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Public Lectures :: February 2017

Please see below for all events this month.

15 February, 2017

Allam Lecture Theatre, 6.00pm – 7.30pm

The Annual Mike Jackson Lecture 

The Invention of Nature. Alexander von Humboldt’s New World

Presented by: Andrea Wulf

The Centre for Systems Studies at Hull University Business School is delighted to host an inspirational lecture by the award-winning writer and television presenter Andrea Wulf, exploring the extraordinary life of the visionary German naturalist and polymath Alexander von Humboldt. His name lingers everywhere from the Humboldt Current to the Humboldt penguin. Perceiving nature as an interconnected global force, he discovered patterns between climate zones across the world and predicted human-induced climate change. He turned scientific observation into poetic narrative, and his writings inspired naturalists and poets such as Darwin, Wordsworth and Goethe but also politicians such as Jefferson. 

Wulf’s beautifully illustrated talk brings this lost hero of science and the forgotten father of environmentalism back to life. In revealing the extent to which Humboldt created the way we understand nature, the talk celebrates the profound nature of systems thinking and its relevance for addressing the environmental and global issues that we face today.  

The Annual Mike Jackson lecture has been made possible by the support of University of Hull honorary graduate, Dr Andrew Chen. It is in recognition of the work of Professor Mike Jackson OBE, founding dean of Hull University Business School, who served from 1999 until 2011 and is world-renowned for his work applying systems thinking to management.  

About the speaker

Andrea Wulf is a celebrated speaker at international venues including the Royal Society, the Royal Geographical Society, the American Philosophical Society, Monticello and the New York Public Library. The author of five highly acclaimed books, Ms Wulf has a strong media presence, speaking on the radio and writing for several newspapers, notably the Guardian, LA Times, WSJ, The Atlantic and New York Times. British audiences will be familiar with her as the co-presenter of the BBC’s four-part garden series in 2014.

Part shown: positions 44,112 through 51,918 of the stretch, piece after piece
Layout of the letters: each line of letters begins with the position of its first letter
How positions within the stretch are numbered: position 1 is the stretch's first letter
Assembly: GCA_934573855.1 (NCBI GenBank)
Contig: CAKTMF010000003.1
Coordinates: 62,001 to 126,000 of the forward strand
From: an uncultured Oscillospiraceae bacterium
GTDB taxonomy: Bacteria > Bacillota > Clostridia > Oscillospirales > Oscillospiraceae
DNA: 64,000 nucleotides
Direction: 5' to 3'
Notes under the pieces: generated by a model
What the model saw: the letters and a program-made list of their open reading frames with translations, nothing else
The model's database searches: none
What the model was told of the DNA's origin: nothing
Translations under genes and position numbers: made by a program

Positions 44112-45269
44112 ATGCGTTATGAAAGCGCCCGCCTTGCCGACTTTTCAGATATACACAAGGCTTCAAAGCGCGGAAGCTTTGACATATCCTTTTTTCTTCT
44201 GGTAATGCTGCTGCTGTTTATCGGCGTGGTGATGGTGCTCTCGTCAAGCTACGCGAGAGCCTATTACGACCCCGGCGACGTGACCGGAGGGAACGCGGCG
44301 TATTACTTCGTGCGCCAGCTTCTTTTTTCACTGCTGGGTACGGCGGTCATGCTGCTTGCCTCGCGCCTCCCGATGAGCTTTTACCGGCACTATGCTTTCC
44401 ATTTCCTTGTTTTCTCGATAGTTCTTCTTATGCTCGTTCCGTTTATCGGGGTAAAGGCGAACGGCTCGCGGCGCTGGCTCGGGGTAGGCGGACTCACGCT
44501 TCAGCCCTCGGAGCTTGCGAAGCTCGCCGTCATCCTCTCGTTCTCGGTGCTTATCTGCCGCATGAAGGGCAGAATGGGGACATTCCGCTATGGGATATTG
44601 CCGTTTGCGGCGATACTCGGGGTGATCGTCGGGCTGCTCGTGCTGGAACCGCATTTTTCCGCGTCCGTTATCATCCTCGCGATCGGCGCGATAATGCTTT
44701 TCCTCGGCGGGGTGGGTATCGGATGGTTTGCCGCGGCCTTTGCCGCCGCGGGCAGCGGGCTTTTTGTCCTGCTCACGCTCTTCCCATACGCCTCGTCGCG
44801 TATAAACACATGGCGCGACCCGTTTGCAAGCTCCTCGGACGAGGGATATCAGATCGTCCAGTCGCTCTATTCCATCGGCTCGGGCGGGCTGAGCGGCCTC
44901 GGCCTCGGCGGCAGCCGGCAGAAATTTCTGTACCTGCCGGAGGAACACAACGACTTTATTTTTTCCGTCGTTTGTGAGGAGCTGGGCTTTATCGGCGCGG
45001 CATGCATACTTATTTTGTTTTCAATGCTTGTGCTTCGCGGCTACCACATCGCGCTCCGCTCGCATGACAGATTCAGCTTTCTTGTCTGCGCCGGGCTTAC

Her talk at the at the Annual Mike Jackson lecture is based on ‘The Invention of Nature’ which won the Royal Society Science Book Prize 2016, the Costa Biography Award 2015 and the Royal Geographical Ness Award 2016 in the UK, as well as the inaugural James Wright Award for Nature Writing 2016 (Nature Conservancy) and LA Times Book Prize 2016 in the US.
Further information can be found in this short film ‘The Invention of Nature’ and at

Further information

Register online


22 February, 2017

Lecture Theatre 2, 1st floor Wilberforce Building, University of Hull, 4pm

Prevent - a toxic brand? Inspired in Hull lecture with Sir Peter Fahy

Presented by: School of Law and Politics

The Prevent programme is part of the UK government's counter-terrorism strategy, but has it worked? Sir Peter Fahy was chief constable of Greater Manchester Police when the Prevent strategy was implemented. He will explore the origins of Prevent, discuss why the terrorist threat is perceived disproportionately compared to other threats to the public and the balance between security and liberty.

Sir Peter Fahy is an esteemed alumnus of the University of Hull, graduating with a BA in Modern Languages in 1980. He retired as chief constable of Greater Manchester Police in October 2015, having served 34 years as a police officer, including 13 years as a chief constable. He was appointed an Honorary Professor of Criminal Justice by the University of Manchester in 2015 and has given a number of lectures on policing and counter-terrorism in the School of Law. Sir Peter is also the Chief Executive Officer for Retrak, a Stockport-based street kid's charity.

The lecture will be followed by a free wine reception.

Further information

Admission free. All welcome. Contact

Book online via:


22 February, 2017

Wilberforce, Lecture Room 20, 1pm

Conflict and Contemporary Slavery: who are the victims and why?

Presented by: Alicia Kidd

The Institute of Applied Ethics is hosting this seminar as part of their Spring 2017 programme.

Alicia is a second year PhD student at the Wilberforce Institute for the study of Slavery and Emancipation where she studies the relationship between conflict and contemporary slavery.

In this seminar, Alicia will be discussing some of the recurring issues relating to this topic, focusing particularly on:

- peacekeeping missions
- child soldiers
- post conflict zones

The session will also cover some of the findings from Alicia's interviews, comparing the stories of those who have fled conflict zones into relative safety with those who have experienced contemporary slavery during their escape from conflict.

Further information

All welcome and booking is not required. The session will be followed by refreshments.

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